"There are a number of factors to explain the construction industry’s ongoing underperformance, including still disciplined lending standards, high vacancy rates, and skittishness among investors." —ABC Chief Economist Anirban Basu.
In a month when the private sector added the most jobs in five years, the construction industry experienced modest gains, adding 5,000 jobs in April according to the May 6 employment report by the Labor Department. Still, the construction industry has lost 42,000 jobs, or 0.8 percent compared to one year ago, and the unemployment rate for April now stands at 17.8 percent, down from 20 percent in March and down from 21.8 percent the same time last year.
Nonresidential building construction employment now stands at 656,800 jobs as the sector lost 1,200 jobs for the month and 18,400 jobs or 3.2 percent over the last year (see graph below). Heavy and civil engineering construction added 12,700 jobs in April and has added 21,300 jobs, or 2.6 percent, year-over-year. Specialty trade contractor employment slipped by 4,800 jobs last month and has lost 35,100 jobs, or 1 percent, over the past twelve months. Residential building construction employment decreased by 2,100 jobs in April and has lost 18,400 jobs or 3.2 percent compared to April 2010.
Overall, the nation added 244,000 jobs in April as the private sector gained 268,000 jobs and the government lost 24,000 jobs. Year-over-year, the nation has added 1,313,000 jobs, or 1 percent. The national unemployment rate grew to 9 percent in April.
“Today’s employment numbers were very positive,” said Associated Builders and Contractors Chief Economist Anirban Basu. “The nation added more private sector jobs in April than in any month since February 2006.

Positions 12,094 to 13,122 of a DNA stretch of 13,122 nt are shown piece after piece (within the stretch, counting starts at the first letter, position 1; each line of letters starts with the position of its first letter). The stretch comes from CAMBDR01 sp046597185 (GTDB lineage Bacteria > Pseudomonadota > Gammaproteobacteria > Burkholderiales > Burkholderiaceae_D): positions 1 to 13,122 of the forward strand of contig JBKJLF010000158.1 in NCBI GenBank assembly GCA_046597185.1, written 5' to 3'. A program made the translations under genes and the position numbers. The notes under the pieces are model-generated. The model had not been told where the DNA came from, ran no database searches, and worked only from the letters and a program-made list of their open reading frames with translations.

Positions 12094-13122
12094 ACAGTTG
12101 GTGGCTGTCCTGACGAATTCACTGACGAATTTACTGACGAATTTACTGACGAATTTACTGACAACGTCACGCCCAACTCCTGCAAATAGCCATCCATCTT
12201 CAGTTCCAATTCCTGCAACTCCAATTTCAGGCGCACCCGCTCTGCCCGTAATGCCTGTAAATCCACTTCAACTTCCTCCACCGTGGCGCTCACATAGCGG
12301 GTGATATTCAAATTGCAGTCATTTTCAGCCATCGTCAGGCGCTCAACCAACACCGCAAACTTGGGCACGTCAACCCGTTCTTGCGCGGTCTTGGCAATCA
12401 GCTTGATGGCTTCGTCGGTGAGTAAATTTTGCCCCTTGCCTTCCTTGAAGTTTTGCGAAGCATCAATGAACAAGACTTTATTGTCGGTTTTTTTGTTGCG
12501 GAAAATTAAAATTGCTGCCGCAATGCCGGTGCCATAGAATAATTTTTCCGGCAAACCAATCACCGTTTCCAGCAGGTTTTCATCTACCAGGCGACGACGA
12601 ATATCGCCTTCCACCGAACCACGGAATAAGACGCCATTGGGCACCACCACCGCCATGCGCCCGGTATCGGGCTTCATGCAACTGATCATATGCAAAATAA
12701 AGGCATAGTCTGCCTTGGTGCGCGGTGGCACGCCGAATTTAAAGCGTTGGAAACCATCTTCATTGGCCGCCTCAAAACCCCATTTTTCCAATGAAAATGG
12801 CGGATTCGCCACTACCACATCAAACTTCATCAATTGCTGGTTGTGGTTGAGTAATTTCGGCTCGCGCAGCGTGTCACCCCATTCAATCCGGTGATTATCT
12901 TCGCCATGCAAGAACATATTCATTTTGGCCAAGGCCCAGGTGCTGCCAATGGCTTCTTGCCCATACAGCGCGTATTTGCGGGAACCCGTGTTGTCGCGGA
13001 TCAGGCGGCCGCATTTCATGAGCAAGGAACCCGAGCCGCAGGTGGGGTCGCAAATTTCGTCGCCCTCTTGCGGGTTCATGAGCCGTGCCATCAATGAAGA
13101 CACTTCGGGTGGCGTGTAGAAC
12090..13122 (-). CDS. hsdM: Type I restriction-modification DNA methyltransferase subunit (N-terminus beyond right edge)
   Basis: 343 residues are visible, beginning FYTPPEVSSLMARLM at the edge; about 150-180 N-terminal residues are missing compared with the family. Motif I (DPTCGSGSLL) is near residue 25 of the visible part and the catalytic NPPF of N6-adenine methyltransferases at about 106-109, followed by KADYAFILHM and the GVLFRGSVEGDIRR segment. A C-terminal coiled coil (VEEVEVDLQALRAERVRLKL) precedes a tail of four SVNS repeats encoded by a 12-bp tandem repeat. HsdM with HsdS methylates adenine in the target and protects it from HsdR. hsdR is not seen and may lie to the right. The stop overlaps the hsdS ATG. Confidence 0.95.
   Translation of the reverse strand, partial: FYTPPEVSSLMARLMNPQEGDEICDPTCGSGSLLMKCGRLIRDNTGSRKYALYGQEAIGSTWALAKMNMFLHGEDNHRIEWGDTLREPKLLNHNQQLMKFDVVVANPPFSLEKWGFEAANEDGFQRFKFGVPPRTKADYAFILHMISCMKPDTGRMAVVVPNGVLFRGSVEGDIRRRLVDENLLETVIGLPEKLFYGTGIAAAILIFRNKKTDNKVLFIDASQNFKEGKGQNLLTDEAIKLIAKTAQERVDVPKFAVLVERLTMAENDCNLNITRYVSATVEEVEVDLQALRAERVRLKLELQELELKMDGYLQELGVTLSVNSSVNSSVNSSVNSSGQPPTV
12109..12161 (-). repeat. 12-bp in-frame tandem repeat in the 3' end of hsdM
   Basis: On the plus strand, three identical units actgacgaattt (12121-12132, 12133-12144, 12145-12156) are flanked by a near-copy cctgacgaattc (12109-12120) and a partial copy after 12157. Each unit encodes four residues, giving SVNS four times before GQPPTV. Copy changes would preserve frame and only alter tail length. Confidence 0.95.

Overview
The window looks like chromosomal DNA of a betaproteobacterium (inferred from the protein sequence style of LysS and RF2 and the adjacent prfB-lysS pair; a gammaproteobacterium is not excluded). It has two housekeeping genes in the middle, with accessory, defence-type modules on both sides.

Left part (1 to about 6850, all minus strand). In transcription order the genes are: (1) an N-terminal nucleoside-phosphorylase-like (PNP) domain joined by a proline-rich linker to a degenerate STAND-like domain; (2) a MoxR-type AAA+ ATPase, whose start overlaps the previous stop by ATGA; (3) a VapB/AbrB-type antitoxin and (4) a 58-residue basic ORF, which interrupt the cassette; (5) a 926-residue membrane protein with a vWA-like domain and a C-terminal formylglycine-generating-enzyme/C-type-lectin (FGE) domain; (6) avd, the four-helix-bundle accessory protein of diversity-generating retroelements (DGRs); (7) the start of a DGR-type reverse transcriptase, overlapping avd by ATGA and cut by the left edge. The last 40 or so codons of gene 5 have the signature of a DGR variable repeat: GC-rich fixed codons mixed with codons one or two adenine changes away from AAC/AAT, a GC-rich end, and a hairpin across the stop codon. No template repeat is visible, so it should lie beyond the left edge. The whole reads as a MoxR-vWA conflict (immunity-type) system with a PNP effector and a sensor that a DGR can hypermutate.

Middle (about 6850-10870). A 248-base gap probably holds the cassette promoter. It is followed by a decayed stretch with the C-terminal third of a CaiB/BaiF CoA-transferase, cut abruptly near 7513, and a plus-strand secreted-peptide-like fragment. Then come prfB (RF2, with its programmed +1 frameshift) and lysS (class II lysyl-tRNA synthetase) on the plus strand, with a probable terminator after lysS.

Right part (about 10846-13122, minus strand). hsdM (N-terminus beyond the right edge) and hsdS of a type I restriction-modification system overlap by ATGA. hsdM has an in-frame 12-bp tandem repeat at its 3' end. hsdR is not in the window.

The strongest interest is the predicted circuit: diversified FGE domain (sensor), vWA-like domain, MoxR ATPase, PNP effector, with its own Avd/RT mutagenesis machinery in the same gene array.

“Unfortunately, the U.S. construction sector was not a major participant in the April job growth story,” said Basu. “The sector added only 5,000 jobs in April after adding 2,000 jobs in March. More than 100 percent of the job growth in construction was explained by the growth in heavy and civil engineering. In contrast, many key construction segments lost jobs last month including specialty trade contractors, nonresidential building and residential building.
“There are a number of factors to explain the construction industry’s ongoing underperformance, including still disciplined lending standards, high vacancy rates, and skittishness among investors,” Basu said. “Shrinking state and local government capital budgets are also likely playing a role, particularly in categories such as public safety-related construction and education-related construction.
“Despite the ongoing disappointment stemming from the construction employment numbers, the industry’s outlook continues to improve,” said Basu. “Privately financed construction is still poised to stabilize later this year or early next year. That should allow construction to participate more forcefully in the broader economic recovery. However, future job gains will likely be suppressed as federally funded stimulus projects continue to wind toward a close.”
To view the previous employment report, click HERE.